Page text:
The Washington Post
Woman celebrates winning decades-long fight to save her home in Baltimore
More than two decades after getting a demolition notice from the city of Baltimore, Sonia Eaddy has won the fight to save her home in Poppleton.
The city had wanted to demolish Eaddy’s home to make way for a long-delayed development west of downtown, but Mayor Brandon Scott said at a news conference Monday that following negotiations with the city, the developer has removed Eaddy’s property from a planned development.
“I just want to cry right now,” Eaddy told a crowd of about 50 people. “It’s been a long time coming.”
The announcement came after months of vague pledges from city officials to find a solution that would uphold Baltimore’s deal with the New York developer La Cité and also address the concerns of the Poppleton community. Discussion online and in-person among community members, activists, La Cité and city officials had been tense and adversarial, but Monday’s mood was celebratory.
Scott thanked the Poppleton community members for their patience as the city negotiated with La Cité.
“As we become more intentional about reinvestment in communities like this one, we don’t want that reinvestment to harm our legacy residents, residents who have stayed in these communities, believed in our city and borne the burden of decades of disinvestment,” Scott told the crowd. “Redevelopment has to be a win-win for everyone.”
As Scott announced that Eaddy’s property would be removed from the planned development, the crowd cheered and applauded, and a big smile broke across Eaddy’s face.
When Eaddy spoke, she thanked the mayor, city officials, media and community organizers like Nicole King. But Eaddy said she had special thanks for the public, saying her house would not have been spared without the substantial outcry from other residents.
Eaddy even hugged Dan Bythewood, the president of La Cité, whose firm had long planned to raze her home.
“After a hearing that we had down at City Hall, we met out in the lobby and I told Dan [Bythewood] we can do this together,” Eaddy recalled. “We work better together. And I thank you for this decision. And I look forward to working with you as you move forward with your development.”
For his part, Bythewood said he was excited to “move forward in a direction that is a win for everybody.”
The home of Sonia and Curtis Eaddy dates back to at least 1900, if not the 1870s, and stands near a row of colorful alley homes on Sarah Ann Street. Alley homes are a distinct style of small rowhouses that are becoming increasingly rare in Baltimore.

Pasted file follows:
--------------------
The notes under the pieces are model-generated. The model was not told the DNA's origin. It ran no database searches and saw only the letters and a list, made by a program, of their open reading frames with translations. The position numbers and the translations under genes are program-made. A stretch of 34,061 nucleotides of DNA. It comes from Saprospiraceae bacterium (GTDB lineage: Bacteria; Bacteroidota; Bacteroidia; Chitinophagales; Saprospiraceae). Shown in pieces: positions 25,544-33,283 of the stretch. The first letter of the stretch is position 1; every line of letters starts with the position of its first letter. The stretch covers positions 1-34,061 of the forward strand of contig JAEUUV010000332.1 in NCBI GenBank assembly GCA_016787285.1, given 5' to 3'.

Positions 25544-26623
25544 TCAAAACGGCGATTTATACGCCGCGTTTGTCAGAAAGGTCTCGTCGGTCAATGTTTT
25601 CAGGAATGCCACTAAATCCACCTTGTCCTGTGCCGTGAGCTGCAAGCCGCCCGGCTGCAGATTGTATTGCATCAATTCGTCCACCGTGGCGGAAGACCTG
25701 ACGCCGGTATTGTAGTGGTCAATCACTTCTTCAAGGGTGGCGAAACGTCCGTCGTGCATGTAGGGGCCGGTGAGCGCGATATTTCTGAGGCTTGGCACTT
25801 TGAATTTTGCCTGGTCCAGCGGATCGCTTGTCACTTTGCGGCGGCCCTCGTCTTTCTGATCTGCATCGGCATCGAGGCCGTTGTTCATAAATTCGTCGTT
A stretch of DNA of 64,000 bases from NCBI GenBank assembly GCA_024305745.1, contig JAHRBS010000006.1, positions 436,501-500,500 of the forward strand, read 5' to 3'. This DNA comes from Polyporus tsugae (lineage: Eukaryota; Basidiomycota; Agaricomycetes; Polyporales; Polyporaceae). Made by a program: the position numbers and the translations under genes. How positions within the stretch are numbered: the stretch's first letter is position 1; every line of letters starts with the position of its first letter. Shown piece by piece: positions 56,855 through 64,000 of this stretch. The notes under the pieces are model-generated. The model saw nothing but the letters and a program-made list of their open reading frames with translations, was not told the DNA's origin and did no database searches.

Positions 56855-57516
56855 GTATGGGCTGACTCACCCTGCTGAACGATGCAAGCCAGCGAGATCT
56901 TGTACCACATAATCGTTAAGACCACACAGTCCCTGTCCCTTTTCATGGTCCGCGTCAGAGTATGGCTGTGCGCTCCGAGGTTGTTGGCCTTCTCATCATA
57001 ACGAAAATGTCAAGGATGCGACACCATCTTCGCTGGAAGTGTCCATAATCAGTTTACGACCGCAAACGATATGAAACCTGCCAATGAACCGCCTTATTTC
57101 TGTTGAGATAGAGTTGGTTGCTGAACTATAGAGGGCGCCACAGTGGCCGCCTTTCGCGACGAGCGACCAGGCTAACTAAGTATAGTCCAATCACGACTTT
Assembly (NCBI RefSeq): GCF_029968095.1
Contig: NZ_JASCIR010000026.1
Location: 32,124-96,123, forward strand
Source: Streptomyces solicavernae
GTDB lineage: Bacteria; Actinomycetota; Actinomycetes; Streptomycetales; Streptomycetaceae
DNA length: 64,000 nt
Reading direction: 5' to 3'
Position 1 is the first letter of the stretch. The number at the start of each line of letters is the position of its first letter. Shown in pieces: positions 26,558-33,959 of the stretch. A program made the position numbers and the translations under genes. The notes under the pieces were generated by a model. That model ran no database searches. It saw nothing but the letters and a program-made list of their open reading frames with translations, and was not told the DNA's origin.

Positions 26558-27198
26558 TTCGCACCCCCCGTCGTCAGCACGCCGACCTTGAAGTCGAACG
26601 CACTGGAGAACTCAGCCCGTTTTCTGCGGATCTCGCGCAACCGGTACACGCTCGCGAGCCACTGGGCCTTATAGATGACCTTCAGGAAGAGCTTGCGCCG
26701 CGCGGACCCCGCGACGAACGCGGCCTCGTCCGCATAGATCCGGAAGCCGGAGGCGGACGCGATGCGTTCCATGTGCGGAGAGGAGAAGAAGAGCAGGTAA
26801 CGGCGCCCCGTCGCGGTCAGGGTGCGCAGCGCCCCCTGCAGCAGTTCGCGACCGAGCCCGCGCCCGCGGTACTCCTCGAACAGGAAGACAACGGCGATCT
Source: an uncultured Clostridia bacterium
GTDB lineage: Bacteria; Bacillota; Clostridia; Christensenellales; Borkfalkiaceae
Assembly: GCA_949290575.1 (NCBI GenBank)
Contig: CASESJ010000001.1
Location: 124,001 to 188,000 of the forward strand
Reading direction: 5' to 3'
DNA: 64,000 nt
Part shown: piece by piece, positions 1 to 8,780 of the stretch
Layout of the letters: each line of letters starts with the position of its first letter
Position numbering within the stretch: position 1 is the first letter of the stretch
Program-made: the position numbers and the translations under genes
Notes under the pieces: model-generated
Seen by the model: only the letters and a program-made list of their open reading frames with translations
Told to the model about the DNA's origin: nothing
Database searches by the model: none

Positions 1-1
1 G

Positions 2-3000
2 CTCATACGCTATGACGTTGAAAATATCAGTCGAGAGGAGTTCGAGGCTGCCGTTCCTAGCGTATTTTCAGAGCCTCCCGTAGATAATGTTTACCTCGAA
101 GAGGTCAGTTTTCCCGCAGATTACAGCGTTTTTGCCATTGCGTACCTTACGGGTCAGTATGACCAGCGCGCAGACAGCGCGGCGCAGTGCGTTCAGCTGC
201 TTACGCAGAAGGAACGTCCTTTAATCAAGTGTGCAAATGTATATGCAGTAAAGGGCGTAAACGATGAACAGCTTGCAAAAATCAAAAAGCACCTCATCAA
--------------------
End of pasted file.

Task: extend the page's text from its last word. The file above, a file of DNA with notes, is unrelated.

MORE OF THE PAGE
As part of Monday’s announcement, Scott said the development firm Black Women Build is going to renovate those alley homes.
Poppleton, a predominantly Black neighborhood just west of Martin Luther King Boulevard, has long suffered from blight, and city leaders began working on a redevelopment plan more than two decades ago.
Eaddy received notice in 2000 that her three-story rowhouse at the intersection of North Carrollton Avenue and Sarah Ann Street was slated for demolition. She has fought her displacement ever since. Eaddy was collecting signatures for a “Save the Block” petition in 2005 after La Cité won a bid from the city to develop the project.
At that time, Eaddy’s home was one of more than 500 properties to be razed for the Center\west development, more than half of which already were city-owned or in the process of being acquired. About 114 properties were occupied, 34 of them by owners. As the redevelopment project kept getting delayed, the Eaddys became one of the few homeowners to stay and fight removal.
La Cité recently finished the first phase of its Center\west development, a mixed-use project with 262 rental units in fiveand six-story buildings.
Bythewood said Monday that the next phase will be a residential building for seniors at 231 N. Schroeder St. — and it won’t displace the Eaddys.
The Center\west project is a private development, but it had to work with the city to acquire and demolish properties. The project also has benefited from tax increment financing, which diverts increased property taxes from city coffers to instead pay down the debt on some infrastructure improvements. In 2017, the city issued $12 million of such tax increment financing bonds to support the project.
Activists had drawn parallels between the Center\west development and the Franklin-mulberry Expressway, which runs along the north side of Poppleton.
The expressway, known as “The Highway to Nowhere,” is a 1.39-mile stretch of road that was originally intended as an extension of Interstate 70 to downtown Baltimore. The project was halted in the 1970s but not before destroying Black neighborhoods and displacing hundreds of families.
Eaddy framed her victory Monday as much more than a decades-long struggle over a single house, but as a sign to other Baltimore neighborhoods that they can control their own destiny if they’re willing to organize and fight.
“This is what it’s going to take for all of Baltimore City,” Eaddy said. To “the residents who are invested in these neighborhoods, who have suffered and lived through all of the disinvestment, this victory is for us — all of us.”